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Recovering nineteenth-century women interpreters of the Bible
Women have been thoughtful readers and interpreters of scripture throughout the ages, yet the usual history of biblical interpretation includes few women’s voices. To introduce readers to this untapped source for the history of biblical interpretation, this volume presents forgotten works from the nineteenth century written by women—including Grace Aguilar, Florence Nightingale, and Harriet Beecher Stowe, among others—from various faith backgrounds, countries, and social classes engaging contemporary biblical scholarship. Due to their exclusion from the academy, women’s interpretive writings addressed primarily a nonscholarly audience and were written in a variety of genres: novels and poetry, catechisms, manuals for Bible study, and commentaries on the books of the Bible. To recover these nineteenth-century women interpreters of the Bible, each essay in this volume locates a female author in her historical, ecclesiastical, and interpretive context, focusing on particular biblical passages to clarify an author’s contributions as well as to explore how her reading of the text was shaped by her experience as a woman.
Marion Ann Taylor is Associate Professor of Old Testament at Wycliffe College, The University of Toronto. She is the co-editor of Let Her Speak for Herself: Nineteenth-Century Women Writing on the Women of Genesis (Baylor University Press) and the author of The Old Testament in the Old Princeton School (1812–1929) (Mellen).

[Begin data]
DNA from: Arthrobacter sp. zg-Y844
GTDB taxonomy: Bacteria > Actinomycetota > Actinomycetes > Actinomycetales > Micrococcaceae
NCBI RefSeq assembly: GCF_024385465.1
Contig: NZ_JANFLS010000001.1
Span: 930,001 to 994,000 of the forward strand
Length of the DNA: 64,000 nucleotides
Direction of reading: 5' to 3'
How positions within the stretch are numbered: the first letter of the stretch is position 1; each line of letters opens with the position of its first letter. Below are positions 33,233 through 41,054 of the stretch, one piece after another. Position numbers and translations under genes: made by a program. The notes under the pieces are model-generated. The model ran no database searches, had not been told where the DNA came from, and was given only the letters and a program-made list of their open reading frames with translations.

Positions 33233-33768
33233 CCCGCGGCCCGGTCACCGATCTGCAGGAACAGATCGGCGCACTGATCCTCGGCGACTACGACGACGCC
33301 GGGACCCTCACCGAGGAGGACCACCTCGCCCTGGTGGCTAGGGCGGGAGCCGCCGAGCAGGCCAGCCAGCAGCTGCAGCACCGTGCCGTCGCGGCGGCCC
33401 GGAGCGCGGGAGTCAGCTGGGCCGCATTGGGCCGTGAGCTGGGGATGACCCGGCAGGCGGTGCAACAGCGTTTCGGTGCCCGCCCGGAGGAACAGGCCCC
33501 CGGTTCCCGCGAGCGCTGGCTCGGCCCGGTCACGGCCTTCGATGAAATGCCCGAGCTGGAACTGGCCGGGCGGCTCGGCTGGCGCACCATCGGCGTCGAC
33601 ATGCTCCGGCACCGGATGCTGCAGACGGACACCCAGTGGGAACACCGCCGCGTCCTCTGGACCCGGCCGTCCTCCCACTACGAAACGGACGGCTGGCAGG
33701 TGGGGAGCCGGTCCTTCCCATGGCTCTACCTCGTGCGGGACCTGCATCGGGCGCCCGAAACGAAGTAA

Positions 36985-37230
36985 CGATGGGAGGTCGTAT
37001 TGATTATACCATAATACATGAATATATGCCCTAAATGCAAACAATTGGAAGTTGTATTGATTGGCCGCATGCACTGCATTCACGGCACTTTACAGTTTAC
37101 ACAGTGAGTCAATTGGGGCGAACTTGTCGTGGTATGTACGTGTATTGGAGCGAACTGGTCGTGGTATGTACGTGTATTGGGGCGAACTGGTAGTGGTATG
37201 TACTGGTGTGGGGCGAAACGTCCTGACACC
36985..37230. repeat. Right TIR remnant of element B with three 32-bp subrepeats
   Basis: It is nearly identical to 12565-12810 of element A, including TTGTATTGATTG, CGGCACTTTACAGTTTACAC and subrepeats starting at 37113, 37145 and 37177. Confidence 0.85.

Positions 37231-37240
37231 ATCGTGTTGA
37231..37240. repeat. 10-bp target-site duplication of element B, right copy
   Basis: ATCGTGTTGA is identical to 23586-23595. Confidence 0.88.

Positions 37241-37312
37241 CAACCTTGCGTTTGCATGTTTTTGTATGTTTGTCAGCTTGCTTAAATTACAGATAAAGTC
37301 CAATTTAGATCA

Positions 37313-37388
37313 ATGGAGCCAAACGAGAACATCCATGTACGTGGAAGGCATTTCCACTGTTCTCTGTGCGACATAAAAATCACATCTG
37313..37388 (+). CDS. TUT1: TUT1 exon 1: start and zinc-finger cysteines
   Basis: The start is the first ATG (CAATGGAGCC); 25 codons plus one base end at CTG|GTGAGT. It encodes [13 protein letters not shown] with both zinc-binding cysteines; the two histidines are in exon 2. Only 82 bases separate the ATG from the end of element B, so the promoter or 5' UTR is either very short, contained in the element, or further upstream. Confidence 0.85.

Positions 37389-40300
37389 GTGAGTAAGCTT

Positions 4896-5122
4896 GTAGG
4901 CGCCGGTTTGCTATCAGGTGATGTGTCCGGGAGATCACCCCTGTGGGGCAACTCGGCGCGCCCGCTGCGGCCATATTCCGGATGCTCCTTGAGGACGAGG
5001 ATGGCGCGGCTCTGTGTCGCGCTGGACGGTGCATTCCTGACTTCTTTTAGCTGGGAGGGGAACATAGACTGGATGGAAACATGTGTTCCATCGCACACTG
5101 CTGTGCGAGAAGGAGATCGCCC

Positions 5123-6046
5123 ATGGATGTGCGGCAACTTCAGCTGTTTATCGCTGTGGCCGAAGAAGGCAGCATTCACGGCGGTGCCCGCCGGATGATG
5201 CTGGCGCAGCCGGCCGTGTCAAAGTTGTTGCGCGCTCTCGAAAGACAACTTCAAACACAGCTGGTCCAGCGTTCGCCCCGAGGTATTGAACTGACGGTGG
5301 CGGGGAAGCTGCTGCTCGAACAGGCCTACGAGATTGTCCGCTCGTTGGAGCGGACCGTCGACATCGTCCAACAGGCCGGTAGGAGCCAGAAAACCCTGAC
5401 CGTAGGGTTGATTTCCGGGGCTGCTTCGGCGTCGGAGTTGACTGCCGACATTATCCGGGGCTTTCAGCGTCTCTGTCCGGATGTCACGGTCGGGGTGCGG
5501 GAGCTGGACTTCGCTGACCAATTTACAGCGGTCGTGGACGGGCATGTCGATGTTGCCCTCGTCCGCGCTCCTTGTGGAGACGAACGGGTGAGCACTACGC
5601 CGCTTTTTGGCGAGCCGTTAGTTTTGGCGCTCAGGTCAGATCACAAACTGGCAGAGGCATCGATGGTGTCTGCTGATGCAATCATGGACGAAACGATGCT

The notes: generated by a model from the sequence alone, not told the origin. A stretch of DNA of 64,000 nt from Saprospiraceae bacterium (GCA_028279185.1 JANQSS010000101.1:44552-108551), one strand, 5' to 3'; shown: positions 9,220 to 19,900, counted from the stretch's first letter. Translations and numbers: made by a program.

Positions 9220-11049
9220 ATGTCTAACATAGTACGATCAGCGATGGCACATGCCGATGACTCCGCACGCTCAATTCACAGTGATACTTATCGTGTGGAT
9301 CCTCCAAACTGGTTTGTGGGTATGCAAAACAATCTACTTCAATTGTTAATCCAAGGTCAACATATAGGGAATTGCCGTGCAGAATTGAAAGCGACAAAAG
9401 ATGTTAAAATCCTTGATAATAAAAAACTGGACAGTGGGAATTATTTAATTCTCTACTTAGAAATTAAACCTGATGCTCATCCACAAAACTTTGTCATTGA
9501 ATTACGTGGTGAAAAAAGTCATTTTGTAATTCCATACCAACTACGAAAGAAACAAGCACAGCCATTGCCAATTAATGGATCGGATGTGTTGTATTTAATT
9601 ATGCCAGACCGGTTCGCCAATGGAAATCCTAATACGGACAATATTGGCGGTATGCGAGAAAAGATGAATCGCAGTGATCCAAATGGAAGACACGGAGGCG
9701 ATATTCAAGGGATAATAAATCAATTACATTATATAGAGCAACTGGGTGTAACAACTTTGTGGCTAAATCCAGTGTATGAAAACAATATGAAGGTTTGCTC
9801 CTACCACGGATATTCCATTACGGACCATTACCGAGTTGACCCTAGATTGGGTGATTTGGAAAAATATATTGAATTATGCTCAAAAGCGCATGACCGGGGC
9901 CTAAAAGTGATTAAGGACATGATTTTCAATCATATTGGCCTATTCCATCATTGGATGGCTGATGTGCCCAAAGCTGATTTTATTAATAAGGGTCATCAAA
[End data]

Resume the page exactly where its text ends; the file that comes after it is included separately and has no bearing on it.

Christiana de Groot is Professor of Religion at Calvin College in Grand Rapids, Michigan. She is the author of The Alien in Israelite Law (JSOT Press).
Hardback edition available from Brill Academic Publishers
Specific contributions by Wycliffe faculty and graduates interest:
Christiana de Groot and Marion Ann Taylor: Recovering Women's Voices in the History of Biblical Interpretation
Heather E. Weir: Helping the Unlearned: Sarah Trimmer's Commentary on the Bible
Marion Ann Taylor: Mary Cornwallis: Voice of a Mother
Lissa M. Wray Beal: Mary Anne SchimmelPenninck: A Nineteenth-Century Woman as Psalm-Reader
Marion Ann Taylor: Harriet Beecher Stowe and the Mingling of Two Worlds: The Kitchen and the Study
Rebecca G. S. Idestrom: Elizabeth Wordsworth: Nineteenth-Century Oxford Principal and Bible Interpreter
Donna Kerfoot: Etty Woosnam: A Woman of Wisdom and Conviction
“The Canadian Society for Biblical Studies is to be congratulated on drawing attention to the major contributions made to biblical interpretation in the nineteenth century by women readers and scholars. This is an exploratory volume noting several of the most significant such authors who chiefly worked outside the professional world of Christian scholarship. … The essays are exploratory and notes and bibliographies invite fuller development. The book focuses on the impact of the Bible in the wide field of human social life, thereby broadening the scope of biblical interpretation, including gender studies. Altogether this is a welcome and significant contribution, which should assist substantially in integrating biblical scholarship into the larger field of the humanities.”
— R. E. Clements, Journal for the Study of the Old Testament